Pickens emphasizes energy solutions

President Ken Starr, right, speaks with special guest T. Boone Pickens, founder and chairman of BP Capital Management on Wednesday in Waco Hall during the first On Topic event.
Nick Berryman | Lariat Photographer

By Sara Tirrito
Staff Writer

T. Boone Pickens, founder and chairman of BP Capital Management, joined President Ken Starr Wednesday as the first guest in the president’s new series On Topic, geared toward addressing current issues in America.

Pickens spoke about his energy plan for the country, the Pickens Plan, with certainty that it will be implemented. The plan aims to reduce dependence on the Organization of the Petroleum Exporting Countries for oil. By implementing other domestic sources of energy, such as solar energy and domestic natural gas, Pickens said he hopes to solve what he considers a national security issue of relying on foreign countries for oil.

“This is all going to be done; I’m not kidding you. I have committed my time and my own money to it. I spent $82 million out of my pocket on this plan,” Pickens said. “We’re going to get it done because it has to be done for the country. If we go forward without an energy plan from here it’ll be a disaster.”

The Pickens Plan has several pillars, including offering incentives for home and commercial building owners to make their buildings more energy efficient, increasing the generation of solar energy (in turn creating new jobs) and using domestic natural gas to fuel transportation.

However, some believe the Pickens Plan may be too broad to solve America’s energy problems effectively.

“I do think that he has a bit of a widespread shotgun solution that would be a little overreaching, that it wouldn’t necessarily be practical in all areas and that it’s something I believe needs to be taken on by state governments a little more than the federal government,” said East Winthrop, Maine, freshman William Richards.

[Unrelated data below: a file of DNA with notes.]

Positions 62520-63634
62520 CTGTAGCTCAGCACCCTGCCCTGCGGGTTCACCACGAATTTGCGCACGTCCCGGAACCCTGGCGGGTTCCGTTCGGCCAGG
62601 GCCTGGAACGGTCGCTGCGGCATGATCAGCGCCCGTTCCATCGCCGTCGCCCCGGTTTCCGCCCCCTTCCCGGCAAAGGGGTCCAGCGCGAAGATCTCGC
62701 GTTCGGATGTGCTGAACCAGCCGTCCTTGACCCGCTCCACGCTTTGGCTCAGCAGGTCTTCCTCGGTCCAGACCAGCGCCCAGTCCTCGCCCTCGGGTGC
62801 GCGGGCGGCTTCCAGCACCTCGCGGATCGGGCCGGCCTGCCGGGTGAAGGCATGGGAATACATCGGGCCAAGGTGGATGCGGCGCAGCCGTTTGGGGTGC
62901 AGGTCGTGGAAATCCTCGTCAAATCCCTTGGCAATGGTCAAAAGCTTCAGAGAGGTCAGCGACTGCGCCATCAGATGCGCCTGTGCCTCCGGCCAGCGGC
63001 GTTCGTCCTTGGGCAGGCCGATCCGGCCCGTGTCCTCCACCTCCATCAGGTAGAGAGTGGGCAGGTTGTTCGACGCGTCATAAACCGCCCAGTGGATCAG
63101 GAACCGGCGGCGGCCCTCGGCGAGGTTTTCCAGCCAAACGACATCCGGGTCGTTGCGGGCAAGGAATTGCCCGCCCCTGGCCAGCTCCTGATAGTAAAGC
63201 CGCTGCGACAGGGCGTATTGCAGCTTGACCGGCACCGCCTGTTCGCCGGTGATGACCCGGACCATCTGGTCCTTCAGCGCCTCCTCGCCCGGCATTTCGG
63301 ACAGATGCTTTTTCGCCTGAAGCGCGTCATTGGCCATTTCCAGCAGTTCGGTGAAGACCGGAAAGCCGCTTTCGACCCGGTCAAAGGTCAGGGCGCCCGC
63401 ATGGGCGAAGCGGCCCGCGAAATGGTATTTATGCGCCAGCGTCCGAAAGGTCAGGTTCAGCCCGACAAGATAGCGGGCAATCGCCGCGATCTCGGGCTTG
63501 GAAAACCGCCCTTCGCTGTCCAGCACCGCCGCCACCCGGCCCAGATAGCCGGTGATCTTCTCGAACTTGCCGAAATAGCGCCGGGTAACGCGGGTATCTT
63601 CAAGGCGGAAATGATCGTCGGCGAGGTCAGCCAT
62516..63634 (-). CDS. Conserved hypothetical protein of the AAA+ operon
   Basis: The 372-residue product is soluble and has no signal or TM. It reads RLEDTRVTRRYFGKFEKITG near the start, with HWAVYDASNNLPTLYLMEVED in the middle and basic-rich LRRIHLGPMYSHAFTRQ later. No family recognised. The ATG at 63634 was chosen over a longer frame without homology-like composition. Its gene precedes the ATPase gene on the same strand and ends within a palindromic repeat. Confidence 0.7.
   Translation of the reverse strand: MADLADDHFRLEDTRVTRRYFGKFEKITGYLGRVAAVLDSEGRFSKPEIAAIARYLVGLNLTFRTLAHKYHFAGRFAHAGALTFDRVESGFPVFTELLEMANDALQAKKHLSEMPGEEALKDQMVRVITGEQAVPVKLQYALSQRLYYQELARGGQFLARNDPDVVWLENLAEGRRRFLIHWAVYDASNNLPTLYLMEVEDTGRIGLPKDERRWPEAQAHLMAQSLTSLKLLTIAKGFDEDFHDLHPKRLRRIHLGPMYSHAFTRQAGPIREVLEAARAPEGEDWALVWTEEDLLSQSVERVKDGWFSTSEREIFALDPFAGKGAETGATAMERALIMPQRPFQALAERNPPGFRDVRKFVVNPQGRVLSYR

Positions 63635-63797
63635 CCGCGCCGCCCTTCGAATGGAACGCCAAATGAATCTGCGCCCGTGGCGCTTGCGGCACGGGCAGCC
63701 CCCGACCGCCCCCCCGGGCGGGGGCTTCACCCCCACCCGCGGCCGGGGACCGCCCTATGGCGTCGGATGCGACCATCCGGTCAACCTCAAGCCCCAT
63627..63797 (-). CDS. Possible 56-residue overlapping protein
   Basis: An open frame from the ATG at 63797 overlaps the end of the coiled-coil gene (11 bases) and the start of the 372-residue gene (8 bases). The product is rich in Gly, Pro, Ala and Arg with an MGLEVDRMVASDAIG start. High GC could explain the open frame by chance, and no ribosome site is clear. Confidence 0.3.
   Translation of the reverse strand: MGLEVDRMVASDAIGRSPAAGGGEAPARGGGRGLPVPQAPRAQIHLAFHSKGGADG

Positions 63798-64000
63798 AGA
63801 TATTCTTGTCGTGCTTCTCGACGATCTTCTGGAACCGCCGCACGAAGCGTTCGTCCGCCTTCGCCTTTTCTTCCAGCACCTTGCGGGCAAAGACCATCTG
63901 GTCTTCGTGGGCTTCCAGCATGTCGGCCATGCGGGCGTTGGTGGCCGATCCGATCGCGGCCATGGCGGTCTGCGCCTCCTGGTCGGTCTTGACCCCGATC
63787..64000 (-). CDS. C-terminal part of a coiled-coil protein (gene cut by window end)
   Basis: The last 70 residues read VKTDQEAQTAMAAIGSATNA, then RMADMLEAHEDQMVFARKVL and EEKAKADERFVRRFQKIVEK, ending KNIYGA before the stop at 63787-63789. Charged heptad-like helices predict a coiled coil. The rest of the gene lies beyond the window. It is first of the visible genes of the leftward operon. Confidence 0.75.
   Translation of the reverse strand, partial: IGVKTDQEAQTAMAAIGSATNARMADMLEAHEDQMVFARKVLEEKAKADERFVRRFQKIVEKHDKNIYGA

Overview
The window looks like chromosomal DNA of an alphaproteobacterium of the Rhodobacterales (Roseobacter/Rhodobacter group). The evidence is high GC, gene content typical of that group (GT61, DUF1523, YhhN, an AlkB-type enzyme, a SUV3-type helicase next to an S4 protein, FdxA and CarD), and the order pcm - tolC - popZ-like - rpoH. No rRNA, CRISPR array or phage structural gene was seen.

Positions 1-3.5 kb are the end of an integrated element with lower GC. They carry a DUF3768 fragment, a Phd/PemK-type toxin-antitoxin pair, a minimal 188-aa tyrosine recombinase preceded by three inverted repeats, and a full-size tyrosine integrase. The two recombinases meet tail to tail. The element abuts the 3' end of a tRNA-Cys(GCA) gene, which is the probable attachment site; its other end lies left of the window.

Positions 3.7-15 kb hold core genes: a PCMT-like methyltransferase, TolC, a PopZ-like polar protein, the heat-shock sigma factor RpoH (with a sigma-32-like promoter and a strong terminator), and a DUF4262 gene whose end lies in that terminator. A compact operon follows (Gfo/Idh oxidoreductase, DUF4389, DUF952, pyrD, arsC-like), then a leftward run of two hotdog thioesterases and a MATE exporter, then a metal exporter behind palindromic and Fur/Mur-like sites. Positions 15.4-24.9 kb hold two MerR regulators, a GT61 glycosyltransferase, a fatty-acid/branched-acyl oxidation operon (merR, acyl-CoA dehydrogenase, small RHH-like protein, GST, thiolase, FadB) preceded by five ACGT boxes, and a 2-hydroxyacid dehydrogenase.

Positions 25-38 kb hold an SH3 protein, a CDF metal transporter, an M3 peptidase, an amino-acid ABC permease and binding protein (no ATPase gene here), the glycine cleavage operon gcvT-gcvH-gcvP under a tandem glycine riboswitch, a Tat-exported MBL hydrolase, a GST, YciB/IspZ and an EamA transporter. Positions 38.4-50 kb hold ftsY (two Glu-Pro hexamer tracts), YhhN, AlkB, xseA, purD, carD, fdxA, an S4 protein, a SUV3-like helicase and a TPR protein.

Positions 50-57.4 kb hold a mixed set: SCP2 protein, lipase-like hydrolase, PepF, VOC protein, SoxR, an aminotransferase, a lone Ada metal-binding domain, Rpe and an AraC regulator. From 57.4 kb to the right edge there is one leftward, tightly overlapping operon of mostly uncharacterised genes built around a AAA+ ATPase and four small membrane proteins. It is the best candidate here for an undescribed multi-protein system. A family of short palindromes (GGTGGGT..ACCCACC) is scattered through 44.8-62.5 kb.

Though Pickens is a proponent for increasing the use of domestic natural gas, he said all of America’s own energy resources would be a part of its energy future.

“You have to replace the foreign oil with your own resources,” Pickens said. “I’m all American so any way it goes, if it’s American, it’s for me.”

Even ethanol, though disliked by some, could come into play, Pickens said.

“It’s an ugly baby, but it’s our baby,” Pickens said. “I’d rather have ethanol than OPEC.”

The Natural Gas Act, which will be voted on in Congress next week, could be the first step to switching the U.S.’s 18-wheelers from diesel to natural gas, Pickens said.

Pickens also said that he believes one of the problems related to energy use in America is citizens’ lack of knowledge on the topic.

“That’s the missing link in this country right now, is we’re not educated on the subject,” Pickens said. “We do not understand energy. That’s sad to see, but it is the case.”

Dr. Larry Lehr, senior lecturer of environmental science, said he was pleased with Pickens’ lecture and agrees that the nation needs to become more knowledgeable of the topic.

“I thought he was a terrific spokesman for American energy policy and I’m glad to hear that American presidents and American politicians are listening to him,” Lehr said. “I think part of our responsibility not only at Baylor, but at colleges everywhere across the United States, is to educate everyone to become energy literate and to think about our future.”